The 28-year-old said she held some apprehension about leaving the organisation that had helped shape her career, but was ready to take a leap, and had been wrestling with the idea since first joining the Scorchers.

“Obviously when you have been somewhere for so long there is a little bit of trepidation in moving on and doing something different, but at the same time you don’t know what you don’t know either,” Mooney said.

“I had been weighing it up for a little while, it was just a matter of whether or not WA were willing to make it work a little bit with me being based in Brisbane and having lots of Australian commitments.

“It wasn’t in my best interests to pack up and move so I have been really overwhelmed and grateful for the support they have shown me allowing me to stay in Brisbane in my home and work with them about when I can be available in Perth throughout the season.”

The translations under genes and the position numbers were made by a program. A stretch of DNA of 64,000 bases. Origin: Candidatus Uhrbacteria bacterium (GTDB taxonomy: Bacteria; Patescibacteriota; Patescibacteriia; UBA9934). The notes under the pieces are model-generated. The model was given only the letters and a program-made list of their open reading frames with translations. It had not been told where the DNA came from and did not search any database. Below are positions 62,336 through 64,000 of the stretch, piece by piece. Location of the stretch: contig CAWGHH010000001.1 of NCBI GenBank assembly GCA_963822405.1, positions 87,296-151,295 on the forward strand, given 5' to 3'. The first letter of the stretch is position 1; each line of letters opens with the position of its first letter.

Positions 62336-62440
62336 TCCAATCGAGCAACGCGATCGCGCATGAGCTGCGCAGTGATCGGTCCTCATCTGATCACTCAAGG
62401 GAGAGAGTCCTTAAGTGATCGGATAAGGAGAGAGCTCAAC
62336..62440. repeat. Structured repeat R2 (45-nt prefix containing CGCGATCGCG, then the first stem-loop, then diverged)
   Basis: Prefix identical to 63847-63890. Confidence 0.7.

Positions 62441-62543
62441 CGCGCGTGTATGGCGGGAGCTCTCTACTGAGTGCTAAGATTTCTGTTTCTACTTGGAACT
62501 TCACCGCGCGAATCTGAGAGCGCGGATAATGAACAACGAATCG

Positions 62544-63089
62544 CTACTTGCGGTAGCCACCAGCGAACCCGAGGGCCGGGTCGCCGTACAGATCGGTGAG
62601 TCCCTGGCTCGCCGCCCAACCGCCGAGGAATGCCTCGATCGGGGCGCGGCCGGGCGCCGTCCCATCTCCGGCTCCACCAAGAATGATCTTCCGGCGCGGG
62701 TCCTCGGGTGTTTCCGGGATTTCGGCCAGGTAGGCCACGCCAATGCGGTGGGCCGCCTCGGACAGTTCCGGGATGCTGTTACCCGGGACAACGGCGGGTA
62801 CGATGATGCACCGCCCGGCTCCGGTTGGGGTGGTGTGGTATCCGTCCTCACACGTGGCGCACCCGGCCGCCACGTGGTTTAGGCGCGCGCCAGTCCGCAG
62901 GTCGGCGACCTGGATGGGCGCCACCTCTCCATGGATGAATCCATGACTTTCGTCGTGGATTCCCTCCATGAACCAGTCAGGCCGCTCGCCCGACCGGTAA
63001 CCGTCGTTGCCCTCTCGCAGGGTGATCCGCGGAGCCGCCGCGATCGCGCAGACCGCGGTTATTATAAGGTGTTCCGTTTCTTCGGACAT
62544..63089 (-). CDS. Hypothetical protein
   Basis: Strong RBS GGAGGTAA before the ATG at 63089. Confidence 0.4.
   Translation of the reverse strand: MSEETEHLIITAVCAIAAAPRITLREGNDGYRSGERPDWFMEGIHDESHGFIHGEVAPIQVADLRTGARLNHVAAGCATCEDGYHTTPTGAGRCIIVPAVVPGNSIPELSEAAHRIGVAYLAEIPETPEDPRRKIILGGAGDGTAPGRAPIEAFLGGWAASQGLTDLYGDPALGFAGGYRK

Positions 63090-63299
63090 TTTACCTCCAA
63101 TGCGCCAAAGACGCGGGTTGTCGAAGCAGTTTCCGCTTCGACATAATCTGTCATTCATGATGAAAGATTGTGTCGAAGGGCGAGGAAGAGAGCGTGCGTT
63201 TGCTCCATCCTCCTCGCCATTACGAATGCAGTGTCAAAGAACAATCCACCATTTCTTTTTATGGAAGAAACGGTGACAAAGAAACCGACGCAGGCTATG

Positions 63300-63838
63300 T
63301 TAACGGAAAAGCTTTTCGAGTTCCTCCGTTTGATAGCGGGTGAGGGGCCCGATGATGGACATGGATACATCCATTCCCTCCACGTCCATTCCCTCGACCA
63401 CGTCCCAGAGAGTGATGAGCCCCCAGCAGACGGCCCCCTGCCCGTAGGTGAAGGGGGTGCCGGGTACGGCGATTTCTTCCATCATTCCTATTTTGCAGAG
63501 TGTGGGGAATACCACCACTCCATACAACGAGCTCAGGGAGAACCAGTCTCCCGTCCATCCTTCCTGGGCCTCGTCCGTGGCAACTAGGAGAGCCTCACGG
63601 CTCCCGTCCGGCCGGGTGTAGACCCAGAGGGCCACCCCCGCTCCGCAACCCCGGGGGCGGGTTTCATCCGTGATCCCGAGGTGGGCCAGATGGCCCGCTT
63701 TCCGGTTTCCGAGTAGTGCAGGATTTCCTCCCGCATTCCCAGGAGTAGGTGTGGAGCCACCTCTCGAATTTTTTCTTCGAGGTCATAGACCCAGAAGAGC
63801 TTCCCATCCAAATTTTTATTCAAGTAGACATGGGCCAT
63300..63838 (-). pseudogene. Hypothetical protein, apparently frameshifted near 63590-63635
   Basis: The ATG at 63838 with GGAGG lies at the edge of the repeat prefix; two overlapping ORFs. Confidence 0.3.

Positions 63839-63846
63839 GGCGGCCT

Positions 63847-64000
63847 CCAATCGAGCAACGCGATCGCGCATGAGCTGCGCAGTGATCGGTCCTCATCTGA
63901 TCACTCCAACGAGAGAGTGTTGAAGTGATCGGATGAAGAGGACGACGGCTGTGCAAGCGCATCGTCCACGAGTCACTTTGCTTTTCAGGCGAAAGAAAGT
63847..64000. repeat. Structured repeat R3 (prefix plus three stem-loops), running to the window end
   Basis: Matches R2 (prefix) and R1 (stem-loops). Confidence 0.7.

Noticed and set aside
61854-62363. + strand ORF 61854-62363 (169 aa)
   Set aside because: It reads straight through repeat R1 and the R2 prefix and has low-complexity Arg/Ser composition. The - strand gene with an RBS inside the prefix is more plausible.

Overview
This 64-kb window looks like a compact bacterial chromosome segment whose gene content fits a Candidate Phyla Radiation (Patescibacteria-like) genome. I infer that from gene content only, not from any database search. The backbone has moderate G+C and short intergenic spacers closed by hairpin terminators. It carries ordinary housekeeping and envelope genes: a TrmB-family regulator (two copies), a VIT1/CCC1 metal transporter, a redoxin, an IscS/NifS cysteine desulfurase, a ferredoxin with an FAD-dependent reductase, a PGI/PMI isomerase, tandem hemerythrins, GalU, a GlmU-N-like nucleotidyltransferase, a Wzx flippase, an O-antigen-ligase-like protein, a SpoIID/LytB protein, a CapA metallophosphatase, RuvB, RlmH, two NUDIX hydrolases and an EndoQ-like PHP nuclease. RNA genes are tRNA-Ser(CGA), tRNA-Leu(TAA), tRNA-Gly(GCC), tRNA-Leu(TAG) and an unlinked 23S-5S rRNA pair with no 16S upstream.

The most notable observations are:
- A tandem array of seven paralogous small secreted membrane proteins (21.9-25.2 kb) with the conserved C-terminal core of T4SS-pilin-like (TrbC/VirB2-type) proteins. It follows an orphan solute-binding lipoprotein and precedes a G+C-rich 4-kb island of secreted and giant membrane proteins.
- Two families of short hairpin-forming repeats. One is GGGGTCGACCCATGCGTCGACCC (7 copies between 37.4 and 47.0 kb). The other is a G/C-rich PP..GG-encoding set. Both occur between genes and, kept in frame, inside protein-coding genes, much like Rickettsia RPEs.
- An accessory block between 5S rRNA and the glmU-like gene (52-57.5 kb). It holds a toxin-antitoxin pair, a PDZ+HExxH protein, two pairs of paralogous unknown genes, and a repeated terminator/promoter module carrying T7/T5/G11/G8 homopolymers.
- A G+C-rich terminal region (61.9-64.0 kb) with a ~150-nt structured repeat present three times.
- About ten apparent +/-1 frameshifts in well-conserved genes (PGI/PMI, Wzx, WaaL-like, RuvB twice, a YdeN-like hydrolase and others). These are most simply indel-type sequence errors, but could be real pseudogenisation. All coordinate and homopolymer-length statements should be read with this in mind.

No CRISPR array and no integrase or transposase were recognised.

She finished as the leading run-scorer in the Scorchers’ championship-winning campaign last summer, forming a formidable opening partnership with New Zealand legend and WBBL captain Sophie Devine.

PERTH, AUSTRALIA - NOVEMBER 27: Beth Mooney of the Scorchers appeals successfully for the wicket of Dane van Niekerk of the Strikers during the Women's Big Bash League Final match between the Perth Scorchers and the Adelaide Strikers at Optus Stadium, on November 27, 2021, in Perth, Australia. (Photo by Paul Kane/Getty Images)
Camera IconBeth Mooney took the gloves in the Scorchers’ championship-winning WBBL campaign last summer. Credit: Paul Kane/Getty Images